When we arrived to search for a space, the camp host advised us to take – sight unseen – the only available site that would accommodate our rig. So rather than hope for something better and lose the space to fierce competition, we immediately secured #14 for a full week.

Most of the sites are huge and fortunately ours was not under a canopy of shady cottonwoods. In a primitive situation like this we need all the solar energy we can harvest, and were delighted that even with an overcast day or two, our batteries remained charged throughout our stay.

When we arrived there was fresh evidence of bison in our campsite, but they had moved to the far end of Cottonwood. Ever wonder what a bison would do if he saw his reflection on an Airstream?
Catching rays at Theodore Roosevelt National Park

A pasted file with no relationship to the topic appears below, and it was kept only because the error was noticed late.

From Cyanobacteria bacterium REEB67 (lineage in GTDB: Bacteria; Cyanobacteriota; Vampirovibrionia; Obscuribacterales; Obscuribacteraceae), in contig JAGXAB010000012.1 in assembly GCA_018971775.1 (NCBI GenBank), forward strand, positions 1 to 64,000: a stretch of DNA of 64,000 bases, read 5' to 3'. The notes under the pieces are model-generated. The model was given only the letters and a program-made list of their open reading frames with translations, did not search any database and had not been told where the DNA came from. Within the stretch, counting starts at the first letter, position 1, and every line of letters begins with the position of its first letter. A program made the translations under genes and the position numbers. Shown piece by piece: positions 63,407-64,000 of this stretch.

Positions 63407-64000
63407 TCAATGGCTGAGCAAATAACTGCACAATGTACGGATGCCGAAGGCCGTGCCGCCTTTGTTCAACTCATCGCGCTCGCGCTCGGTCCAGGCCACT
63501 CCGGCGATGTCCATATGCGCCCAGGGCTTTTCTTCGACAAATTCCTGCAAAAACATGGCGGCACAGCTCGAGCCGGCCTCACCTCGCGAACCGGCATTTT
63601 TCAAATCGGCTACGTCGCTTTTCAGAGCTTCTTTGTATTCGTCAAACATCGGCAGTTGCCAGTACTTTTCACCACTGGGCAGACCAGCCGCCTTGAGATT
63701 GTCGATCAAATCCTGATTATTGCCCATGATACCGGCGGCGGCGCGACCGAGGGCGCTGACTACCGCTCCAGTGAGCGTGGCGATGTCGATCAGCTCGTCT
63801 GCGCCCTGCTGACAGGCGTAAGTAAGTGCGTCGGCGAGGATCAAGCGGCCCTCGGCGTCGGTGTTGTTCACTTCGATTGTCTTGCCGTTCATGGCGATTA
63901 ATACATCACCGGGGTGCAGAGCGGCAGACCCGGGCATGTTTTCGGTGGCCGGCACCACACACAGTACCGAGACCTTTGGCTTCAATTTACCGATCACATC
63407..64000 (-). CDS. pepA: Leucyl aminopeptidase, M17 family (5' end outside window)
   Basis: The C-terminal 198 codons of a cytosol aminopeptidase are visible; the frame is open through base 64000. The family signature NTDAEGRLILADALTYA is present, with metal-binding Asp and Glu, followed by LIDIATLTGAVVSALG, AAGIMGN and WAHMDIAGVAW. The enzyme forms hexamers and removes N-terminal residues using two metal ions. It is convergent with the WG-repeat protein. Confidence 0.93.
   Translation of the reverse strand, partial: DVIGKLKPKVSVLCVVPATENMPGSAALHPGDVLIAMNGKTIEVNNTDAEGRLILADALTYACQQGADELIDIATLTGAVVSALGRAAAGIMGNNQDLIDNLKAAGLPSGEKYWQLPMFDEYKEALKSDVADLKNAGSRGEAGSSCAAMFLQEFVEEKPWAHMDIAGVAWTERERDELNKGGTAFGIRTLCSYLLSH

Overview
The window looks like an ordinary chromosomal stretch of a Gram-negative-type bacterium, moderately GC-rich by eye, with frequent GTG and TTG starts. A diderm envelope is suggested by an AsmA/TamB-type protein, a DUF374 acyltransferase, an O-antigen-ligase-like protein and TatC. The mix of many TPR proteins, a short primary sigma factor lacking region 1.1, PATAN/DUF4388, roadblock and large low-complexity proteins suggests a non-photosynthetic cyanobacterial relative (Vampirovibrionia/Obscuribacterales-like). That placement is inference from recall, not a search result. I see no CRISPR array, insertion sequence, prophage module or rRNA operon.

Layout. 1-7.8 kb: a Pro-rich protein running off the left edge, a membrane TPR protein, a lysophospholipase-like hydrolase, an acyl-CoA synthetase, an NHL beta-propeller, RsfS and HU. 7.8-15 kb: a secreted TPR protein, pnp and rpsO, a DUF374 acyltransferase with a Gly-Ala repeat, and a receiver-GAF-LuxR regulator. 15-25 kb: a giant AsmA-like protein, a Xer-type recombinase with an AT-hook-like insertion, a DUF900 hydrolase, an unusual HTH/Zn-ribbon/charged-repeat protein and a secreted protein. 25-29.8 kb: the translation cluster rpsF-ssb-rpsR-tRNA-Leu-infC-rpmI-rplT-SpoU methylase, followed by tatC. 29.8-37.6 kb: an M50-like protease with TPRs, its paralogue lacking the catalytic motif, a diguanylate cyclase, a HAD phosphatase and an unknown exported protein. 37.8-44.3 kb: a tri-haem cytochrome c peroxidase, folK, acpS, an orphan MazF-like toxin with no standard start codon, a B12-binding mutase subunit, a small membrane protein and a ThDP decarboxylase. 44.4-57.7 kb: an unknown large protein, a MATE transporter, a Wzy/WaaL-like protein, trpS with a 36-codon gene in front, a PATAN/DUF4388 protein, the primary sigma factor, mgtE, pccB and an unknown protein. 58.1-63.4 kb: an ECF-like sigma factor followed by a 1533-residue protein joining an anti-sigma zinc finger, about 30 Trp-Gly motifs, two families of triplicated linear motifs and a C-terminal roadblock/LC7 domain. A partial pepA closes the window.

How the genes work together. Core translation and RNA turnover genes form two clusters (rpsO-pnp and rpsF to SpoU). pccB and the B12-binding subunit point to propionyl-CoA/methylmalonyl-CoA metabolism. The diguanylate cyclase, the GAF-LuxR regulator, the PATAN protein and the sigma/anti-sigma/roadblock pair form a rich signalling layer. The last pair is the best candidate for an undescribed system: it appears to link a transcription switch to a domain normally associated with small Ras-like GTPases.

After a full day and night of camping nirvana, we woke with an itch to explore. Since we’d be out for hours, Jim whomped up big plates of his divine huevos rancheros verdes.

LIB is the best Mexican restaurant on the road!

There are several ways to view the park: Drive the 37-mile loop, ride the bridle paths, cycle the loop and hike the trails.

37-mile driving loop through the Theodore Roosevelt National Park

Each day we drove to selected trailheads and hiked from there. Traffic was always light and only rarely did we encounter fellow hikers.

The trails range from five minute nature walks to 7-9 mile treks. All are well signed from the road and  marked – and trail guides are provided at many of the pull-outs along the loop. Whatever time we had, there was a trail. This park is so easy to visit. Even a single drive-through experience will blow you away. TRNP is the perfect place to introduce new hikers to a proper trail experience.

Ridgeline Trail
The original – now abandoned – entrance to the park.